Day 5: Christensen trial


PEORIA, Ill. (WCIA) — Testimony continues on day 5 of Brendt Christensen’s murder trial. He’s accused of kidnapping and killing UI scholar Yingying Zhang in June 2017.

Tuesday, a former maintenance worker at the apartment complex where Christensen lived with his wife took the stand and testified he put in a work order for grout issues and mold in the bathroom.

He says he went into the bathroom to do caulk work and sprayed for mold the day before a search warrant was executed on Christensen’s apartment.

A UIPD detective testified a search of a safe deposit box in Christensen’s name turned up ownership information for a 2008 black Saturn Astra.

FBI Special Agent Katherine Tenaglia testified she was in contact with Christensen’s wife, Michelle, throughout the investigation and helped her get a hotel room the night the search warrant was executed.

Tenaglia says the first time FBI agents showed up at their door, Brendt asked Michelle what he should do and she told him to go with the agents.

The prosecution calls Emily Hogan to testify. She states on June 9, 2017, a man in a black car approached her on Stoughton Street stating he was an undercover police officer and she was supposed to get in the car to answer some questions.

Hogan says she refused, walked away and called the non-emergency police number to report it.

The FBI later brought her in to look at a photo array in which she identified Christensen as the man in the car.

She testified the morning he approached her, he was wearing aviators, was clean shaven and was wearing what looked to be a badge on a chain around his neck.

Michelle Christensen is expected to testify this week as a witness for the defense.

Numerous FBI agents and UIPD officers testified Wednesday. Each, with relevant testimony, has stated remains of #YingyingZhang have not been recovered, nor is there any evidence she was alive after 6/9/17.

The government called Charles Hill to testify. He says he was locked up in the Macon County Jail and housed next to Christensen in summer 2017.

Hill says they became friends and would share commissary money with each other. Hill says he’s diabetic and couldn’t afford certain snacks to eat, so Christensen helped him out.

Hill says, while they were in jail, Christensen told him he had posed as a police officer and got a girl into his car, but later let her out.

The defense cross-examined Hill and questioned his ability to remember what he told the FBI when they came to talk to him and whether he remembered what Christensen had actually told him.

FBI Special Agent Michael Maguire is called to testify about pictures of evidence recovered from the defendant’s apartment.

They removed traps from underneath the bathroom sink and shower and removed the entire vanity.

Luminol showed glowing stains on Christensen’s mattress and glowing handprints on the wall behind the bed.

Under cross-examination by the defense, Maguire admits it’s not necessarily blood.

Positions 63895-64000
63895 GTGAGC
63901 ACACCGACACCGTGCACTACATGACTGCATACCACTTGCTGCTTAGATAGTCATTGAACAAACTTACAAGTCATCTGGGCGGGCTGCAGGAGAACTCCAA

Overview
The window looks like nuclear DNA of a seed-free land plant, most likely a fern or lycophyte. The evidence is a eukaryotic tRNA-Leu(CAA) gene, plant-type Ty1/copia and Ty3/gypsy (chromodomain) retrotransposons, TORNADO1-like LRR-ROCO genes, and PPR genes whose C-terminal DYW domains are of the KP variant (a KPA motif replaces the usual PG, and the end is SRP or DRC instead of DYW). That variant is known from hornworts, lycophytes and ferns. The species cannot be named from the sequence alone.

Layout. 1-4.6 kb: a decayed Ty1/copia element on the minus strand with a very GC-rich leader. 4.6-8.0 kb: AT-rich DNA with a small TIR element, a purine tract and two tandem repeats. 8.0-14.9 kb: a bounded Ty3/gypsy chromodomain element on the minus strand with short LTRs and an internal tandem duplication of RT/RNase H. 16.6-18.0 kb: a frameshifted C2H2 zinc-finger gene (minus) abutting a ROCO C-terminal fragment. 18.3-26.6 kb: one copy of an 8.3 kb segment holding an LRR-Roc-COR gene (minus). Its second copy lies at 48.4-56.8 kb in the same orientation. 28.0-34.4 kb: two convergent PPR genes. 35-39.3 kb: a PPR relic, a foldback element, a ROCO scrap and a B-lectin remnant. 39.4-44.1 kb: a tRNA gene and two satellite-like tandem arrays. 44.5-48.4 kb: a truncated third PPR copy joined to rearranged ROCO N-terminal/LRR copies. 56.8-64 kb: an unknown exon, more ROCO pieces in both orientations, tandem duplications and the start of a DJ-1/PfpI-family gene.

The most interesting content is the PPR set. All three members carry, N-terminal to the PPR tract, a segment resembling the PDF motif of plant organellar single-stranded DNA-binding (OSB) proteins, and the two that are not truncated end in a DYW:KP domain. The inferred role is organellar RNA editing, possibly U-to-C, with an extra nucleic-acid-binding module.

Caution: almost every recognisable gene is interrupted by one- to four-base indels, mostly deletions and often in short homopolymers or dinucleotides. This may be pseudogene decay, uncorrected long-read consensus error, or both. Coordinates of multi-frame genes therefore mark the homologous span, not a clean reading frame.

A McHenry County K-9 deputy took the stand Tuesday afternoon. He testified his dog was trained in cadaver detection in 2017.

He was brought to Christensen’s apartment and hit on the scent of a cadaver or human remains beneath the bathroom vanity.

However, the defense cross-examined him and stated the dog failed to detect blood stains beneath the carpet and called the dog’s credibility into question.

The deputy rebutted detecting scents obstructed by something like carpet is a “different ball game than scents in open air.”

Another FBI Special Agent, Douglas Seccombe, was called as a witness. Seccombe works out of the Chicago office and was called down to Champaign, specifically Christensen’s apartment, early in the morning of July 1, 2017, because the Champaign FBI team’s search was running long.

Seccombe’s team takes over the search. By this time, Christensen has already been arrested.

The government now presents several pictures of carpet inside the defendant’s apartment where the search team used luminol to detect stains.

Seccombe testifies the stains are likely from cleaning products since nothing was visible to the naked eye.

Assistant State’s Attorney Eugene Miller starts submitting physical items into evidence.

Miller presents a cut-out piece of carpeting, piece of drywall, carpet tack board strip and strip of baseboard.

Seccombe testifies all were removed from Christensen’s apartment.

The underside of the rug has a reddish-brown stain on it. Seccombe says it tests positive for blood. All the evidence was turned over to the FBI’s Springfield office for further testing.

Assistant federal defender Elisabeth Pollock is about to cross-examine Seccombe at the end of a courtroom break.

So far the defense has sharply scrutinized exactly what the presence of fluorescent evidence means when luminol is used.

Special Agent Seccombe testified his team usually uses luminol to find evidence of cleaning.

Defense attorney Pollock cross-examines him about what happens when carpet is clean. Seccombe has trouble following her line of questioning.

“You’ve never cleaned carpet before?” she asks him.

“No,” he says.

There is laughter in the courtroom. Seccombe eventually agrees they use it to find evidence or a lack of evidence.

FBI Special Agent Courtney Corbett is then called to testify by the government. Miller goes over all the same luminol evidence her.

They confirm the apartment had most likely been cleaned since maintenance workers had been to the apartment.

Christensen’s now ex-girlfriend, Terra Bullis, is scheduled to testify Wednesday, after a DNA/genetic evidence specialist takes the stand.

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